Keywords:life detection, hypervelocity impact, organic molecules, peptide, silica aerogel, spaceflight mission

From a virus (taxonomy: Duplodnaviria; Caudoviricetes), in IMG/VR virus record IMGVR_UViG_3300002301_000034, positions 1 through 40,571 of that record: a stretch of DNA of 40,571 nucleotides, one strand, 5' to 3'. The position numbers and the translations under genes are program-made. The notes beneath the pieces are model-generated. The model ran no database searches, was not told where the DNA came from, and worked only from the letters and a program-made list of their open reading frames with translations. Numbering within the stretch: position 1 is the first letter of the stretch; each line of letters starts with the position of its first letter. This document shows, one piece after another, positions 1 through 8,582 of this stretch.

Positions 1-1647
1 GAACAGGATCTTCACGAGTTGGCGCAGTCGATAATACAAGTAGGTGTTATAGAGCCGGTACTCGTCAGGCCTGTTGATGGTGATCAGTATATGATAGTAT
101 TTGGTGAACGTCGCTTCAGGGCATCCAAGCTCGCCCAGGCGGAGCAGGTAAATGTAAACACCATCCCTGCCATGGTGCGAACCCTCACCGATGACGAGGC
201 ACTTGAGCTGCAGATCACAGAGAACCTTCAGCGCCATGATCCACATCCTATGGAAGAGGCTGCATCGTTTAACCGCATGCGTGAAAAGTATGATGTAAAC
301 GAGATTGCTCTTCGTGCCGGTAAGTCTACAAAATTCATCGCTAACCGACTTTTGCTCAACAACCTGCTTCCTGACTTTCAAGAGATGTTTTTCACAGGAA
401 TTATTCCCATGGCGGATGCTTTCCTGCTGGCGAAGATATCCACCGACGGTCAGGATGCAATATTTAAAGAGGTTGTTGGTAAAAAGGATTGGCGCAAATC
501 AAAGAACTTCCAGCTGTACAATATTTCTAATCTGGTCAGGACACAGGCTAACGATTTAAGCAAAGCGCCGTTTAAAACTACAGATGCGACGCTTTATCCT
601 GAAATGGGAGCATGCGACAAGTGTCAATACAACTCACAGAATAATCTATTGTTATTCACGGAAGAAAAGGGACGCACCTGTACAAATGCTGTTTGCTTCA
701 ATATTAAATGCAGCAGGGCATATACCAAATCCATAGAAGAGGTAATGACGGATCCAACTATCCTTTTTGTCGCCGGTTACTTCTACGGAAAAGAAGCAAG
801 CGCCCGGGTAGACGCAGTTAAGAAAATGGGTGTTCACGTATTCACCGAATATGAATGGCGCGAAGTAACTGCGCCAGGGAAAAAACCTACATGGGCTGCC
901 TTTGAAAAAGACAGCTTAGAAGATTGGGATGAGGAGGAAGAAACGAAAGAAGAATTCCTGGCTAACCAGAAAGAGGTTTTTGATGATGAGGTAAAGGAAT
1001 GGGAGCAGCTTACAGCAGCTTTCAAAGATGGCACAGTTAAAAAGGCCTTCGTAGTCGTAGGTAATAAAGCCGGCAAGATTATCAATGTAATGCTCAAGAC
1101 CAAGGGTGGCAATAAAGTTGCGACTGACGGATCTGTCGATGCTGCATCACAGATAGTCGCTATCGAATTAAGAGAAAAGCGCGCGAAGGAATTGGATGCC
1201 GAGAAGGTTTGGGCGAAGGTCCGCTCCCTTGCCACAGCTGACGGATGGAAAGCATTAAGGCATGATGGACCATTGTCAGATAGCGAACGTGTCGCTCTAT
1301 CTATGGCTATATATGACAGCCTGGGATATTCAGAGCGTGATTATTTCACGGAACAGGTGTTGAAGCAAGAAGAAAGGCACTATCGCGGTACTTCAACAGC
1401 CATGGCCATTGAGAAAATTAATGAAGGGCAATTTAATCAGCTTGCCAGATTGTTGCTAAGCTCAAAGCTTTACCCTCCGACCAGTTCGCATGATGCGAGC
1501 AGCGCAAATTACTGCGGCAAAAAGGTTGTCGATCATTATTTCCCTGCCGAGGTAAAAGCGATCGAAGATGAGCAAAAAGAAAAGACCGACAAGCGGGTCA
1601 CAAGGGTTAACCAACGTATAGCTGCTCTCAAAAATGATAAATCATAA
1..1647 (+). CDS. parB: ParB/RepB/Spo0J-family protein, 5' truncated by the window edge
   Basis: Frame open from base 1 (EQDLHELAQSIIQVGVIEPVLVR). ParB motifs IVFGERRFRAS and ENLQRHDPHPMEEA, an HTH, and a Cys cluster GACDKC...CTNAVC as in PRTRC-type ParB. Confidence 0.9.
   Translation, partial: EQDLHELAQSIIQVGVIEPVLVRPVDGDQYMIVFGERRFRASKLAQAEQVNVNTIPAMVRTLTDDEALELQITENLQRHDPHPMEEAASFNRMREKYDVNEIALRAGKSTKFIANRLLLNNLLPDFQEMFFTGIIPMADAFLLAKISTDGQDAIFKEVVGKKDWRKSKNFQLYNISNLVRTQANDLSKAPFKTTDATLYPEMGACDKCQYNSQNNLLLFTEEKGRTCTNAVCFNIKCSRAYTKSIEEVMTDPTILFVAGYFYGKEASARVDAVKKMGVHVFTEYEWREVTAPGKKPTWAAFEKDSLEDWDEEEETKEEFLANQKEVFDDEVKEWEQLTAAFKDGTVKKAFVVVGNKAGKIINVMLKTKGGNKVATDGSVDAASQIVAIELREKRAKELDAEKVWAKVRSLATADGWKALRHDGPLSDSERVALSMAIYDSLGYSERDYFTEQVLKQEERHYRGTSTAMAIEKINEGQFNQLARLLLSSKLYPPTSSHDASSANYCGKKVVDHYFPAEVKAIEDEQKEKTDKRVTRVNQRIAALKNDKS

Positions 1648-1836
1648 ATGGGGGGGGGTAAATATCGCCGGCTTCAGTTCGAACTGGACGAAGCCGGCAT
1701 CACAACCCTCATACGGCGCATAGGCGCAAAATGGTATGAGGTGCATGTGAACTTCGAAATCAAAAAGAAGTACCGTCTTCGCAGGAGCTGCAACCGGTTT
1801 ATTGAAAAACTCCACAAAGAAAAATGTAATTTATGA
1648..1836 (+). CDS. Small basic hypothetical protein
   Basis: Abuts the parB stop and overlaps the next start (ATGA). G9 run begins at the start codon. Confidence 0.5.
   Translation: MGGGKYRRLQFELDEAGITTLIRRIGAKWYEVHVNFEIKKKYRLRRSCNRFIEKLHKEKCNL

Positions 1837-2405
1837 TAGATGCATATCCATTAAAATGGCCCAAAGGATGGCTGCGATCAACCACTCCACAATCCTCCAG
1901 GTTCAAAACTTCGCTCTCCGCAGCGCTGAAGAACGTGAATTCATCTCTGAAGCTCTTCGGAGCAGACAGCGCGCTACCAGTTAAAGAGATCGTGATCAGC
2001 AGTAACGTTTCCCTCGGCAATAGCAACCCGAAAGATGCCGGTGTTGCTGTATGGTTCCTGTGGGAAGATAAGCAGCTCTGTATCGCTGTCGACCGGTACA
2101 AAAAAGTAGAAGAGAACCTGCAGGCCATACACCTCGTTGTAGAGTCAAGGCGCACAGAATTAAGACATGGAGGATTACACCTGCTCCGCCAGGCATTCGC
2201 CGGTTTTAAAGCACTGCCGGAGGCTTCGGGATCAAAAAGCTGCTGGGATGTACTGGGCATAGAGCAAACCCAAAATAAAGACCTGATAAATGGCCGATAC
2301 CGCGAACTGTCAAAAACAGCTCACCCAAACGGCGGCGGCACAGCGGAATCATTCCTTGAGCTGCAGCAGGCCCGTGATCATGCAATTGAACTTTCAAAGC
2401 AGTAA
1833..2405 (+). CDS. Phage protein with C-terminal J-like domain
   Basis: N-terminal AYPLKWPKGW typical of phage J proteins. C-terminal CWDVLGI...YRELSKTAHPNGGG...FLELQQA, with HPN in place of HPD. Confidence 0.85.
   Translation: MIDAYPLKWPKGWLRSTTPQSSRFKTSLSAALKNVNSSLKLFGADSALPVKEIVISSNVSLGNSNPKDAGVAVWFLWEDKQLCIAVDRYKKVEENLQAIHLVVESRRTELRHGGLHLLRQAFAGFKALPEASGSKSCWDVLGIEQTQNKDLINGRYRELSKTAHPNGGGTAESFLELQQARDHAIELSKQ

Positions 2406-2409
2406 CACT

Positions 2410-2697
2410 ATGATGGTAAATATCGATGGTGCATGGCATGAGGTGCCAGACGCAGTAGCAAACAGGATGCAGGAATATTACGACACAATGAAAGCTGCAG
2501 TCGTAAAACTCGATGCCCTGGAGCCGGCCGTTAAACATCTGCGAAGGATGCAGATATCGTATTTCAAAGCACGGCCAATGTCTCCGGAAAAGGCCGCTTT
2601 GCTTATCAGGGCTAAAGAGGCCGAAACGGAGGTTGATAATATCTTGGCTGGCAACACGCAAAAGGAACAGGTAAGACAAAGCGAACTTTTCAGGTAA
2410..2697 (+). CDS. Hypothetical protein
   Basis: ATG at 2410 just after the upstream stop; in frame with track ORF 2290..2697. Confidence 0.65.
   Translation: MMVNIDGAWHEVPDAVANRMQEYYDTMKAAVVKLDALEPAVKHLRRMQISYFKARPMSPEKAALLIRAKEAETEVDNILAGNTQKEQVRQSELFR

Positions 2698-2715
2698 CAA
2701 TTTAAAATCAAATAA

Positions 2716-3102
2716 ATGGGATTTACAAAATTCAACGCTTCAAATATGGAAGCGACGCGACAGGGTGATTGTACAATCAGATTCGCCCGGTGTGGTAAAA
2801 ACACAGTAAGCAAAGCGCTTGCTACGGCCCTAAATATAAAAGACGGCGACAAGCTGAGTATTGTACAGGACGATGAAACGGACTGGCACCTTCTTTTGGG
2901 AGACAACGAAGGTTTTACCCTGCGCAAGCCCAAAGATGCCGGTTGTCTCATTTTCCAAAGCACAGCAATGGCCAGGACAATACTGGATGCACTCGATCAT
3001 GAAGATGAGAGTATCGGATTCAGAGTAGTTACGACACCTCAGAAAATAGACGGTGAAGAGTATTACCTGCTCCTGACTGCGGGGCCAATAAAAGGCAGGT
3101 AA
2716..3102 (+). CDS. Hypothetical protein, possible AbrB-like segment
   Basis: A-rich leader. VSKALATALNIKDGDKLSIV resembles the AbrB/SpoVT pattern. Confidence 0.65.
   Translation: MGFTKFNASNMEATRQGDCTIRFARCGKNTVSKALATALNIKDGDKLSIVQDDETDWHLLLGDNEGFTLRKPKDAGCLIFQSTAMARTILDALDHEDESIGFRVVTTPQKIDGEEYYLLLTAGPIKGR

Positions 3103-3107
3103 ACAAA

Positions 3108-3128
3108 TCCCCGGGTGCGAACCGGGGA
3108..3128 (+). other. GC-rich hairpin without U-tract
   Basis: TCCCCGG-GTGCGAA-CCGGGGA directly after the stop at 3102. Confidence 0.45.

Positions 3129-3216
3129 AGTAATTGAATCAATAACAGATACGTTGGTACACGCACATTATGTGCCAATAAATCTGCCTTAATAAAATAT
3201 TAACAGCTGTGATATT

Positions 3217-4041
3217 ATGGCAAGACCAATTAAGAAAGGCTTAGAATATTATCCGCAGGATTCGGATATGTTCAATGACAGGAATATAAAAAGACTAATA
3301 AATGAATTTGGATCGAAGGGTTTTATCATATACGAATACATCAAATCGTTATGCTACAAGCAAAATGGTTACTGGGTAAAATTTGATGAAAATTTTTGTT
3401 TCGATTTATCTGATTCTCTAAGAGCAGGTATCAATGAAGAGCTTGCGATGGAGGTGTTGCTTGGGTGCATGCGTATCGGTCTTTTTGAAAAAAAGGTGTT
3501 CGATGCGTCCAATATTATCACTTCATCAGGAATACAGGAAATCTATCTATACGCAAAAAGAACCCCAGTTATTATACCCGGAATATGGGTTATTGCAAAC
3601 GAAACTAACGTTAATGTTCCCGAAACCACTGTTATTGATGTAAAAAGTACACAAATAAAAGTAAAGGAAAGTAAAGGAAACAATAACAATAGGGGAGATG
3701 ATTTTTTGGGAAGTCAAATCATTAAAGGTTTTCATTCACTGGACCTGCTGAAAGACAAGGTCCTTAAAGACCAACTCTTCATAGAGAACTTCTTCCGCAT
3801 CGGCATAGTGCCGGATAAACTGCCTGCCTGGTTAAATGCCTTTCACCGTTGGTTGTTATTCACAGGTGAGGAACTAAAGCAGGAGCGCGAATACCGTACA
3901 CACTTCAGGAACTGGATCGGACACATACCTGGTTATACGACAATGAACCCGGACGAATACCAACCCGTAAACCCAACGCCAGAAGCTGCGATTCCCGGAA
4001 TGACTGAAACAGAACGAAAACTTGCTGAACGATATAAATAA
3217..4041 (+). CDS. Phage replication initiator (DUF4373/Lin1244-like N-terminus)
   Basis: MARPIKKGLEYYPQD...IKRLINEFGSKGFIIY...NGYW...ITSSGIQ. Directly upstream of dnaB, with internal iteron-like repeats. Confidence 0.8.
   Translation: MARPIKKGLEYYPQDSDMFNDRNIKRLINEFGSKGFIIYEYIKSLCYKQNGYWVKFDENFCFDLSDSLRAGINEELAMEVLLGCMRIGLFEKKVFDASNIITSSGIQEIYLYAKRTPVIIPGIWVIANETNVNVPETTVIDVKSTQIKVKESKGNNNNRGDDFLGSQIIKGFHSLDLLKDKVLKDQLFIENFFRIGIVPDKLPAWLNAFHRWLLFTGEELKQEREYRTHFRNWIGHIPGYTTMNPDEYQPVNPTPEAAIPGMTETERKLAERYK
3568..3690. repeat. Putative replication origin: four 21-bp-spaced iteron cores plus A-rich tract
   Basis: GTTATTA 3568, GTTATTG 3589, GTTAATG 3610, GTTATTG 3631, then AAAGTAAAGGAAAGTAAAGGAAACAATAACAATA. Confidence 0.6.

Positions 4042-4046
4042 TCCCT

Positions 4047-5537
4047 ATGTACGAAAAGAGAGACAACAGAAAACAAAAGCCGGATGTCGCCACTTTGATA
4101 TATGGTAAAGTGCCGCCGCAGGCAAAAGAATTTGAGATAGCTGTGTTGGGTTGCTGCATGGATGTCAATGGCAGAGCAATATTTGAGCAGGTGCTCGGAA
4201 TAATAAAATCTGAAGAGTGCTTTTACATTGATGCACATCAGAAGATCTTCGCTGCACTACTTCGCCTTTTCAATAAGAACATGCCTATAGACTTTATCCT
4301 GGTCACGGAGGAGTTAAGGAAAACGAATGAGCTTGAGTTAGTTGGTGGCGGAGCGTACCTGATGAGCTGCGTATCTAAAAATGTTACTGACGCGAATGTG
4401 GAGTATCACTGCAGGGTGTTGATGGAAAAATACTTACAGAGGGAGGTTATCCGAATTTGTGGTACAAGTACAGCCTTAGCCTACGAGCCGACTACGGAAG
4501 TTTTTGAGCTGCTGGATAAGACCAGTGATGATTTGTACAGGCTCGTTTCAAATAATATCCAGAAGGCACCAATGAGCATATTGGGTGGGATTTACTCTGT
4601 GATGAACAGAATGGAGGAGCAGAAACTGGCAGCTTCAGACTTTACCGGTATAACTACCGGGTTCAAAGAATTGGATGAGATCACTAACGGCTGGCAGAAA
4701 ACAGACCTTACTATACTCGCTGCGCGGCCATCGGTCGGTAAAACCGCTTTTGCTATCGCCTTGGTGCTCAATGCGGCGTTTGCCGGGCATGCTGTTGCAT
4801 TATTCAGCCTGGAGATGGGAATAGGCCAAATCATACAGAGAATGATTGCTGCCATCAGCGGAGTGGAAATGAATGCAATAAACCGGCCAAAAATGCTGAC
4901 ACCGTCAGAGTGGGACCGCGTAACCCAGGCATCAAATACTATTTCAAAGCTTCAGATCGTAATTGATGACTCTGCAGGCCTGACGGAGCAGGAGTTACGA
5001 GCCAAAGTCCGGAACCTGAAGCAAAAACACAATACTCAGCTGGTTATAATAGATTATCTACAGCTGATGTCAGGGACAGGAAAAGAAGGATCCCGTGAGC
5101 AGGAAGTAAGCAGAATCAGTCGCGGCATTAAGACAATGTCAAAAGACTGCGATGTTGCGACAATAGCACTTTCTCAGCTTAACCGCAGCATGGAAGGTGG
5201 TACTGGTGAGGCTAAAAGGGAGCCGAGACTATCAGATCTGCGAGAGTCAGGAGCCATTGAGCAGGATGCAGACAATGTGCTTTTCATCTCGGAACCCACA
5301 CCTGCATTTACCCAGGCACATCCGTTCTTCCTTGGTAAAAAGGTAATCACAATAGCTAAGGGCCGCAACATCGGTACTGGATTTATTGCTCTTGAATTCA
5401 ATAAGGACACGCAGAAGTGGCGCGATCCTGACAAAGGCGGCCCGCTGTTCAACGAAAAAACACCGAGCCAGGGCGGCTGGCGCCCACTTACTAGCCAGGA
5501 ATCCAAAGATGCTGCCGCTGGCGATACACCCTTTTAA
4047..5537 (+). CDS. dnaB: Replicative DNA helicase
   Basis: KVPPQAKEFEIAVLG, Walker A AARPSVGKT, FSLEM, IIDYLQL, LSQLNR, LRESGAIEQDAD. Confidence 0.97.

Understanding the variety and the distribution of the building blocks of life in space is one of the important scientific themes for Astrobiology. In situ detection of organic molecules from extraterrestrial bodies thus provide insight into ongoing chemical evolution of building blocks of life, and possibly the detection of extraterrestrial life itself. Here we conducted a ground-based simulation of Enceladus fly-through plume sampling, extraction and analysis of two simple organic molecules, Glycine (Gly) and Glycyl-L-alanine (GlyAla) dipeptide. Hypervelocity impact experiment was carried out at JAXA/ISAS using pure Gly and GlyAla crystal as well as freeze-dried sample of 10% w/w organic-NaCl mixture. Approximately 5 mg of powder samples are placed into sabot projectile and accelerated to a speed of 4-6 km/sec and captured by ultra-low density (10 mg/cc) hydrophobic and hydrophilic silica aerogels. Aerogels with impact tracks are transferred to order-made aerogel container made of space compatible material polyetheretherketone (PEEK) and soaked by 5 ml 75% acetonitrile water solution for sufficient diffusion of organic molecules. Extracted solution was freeze-dried and resuspended in 100 μl water and analyzed using LC-QTOF-MS. So far, we have obtained LC profile/MS spectra corresponding to intact GlyAla from both hydrophobic and hydrophilic aerogel with sample recovery rate of approximately 0.1%. Ongoing analysis will further provide information on Glycine as well as degree of impact-driven organic alteration to demonstrate the capability ultra-low density aerogel for analysis of astrobiologically-relevant organic molecules in future spaceflight missions.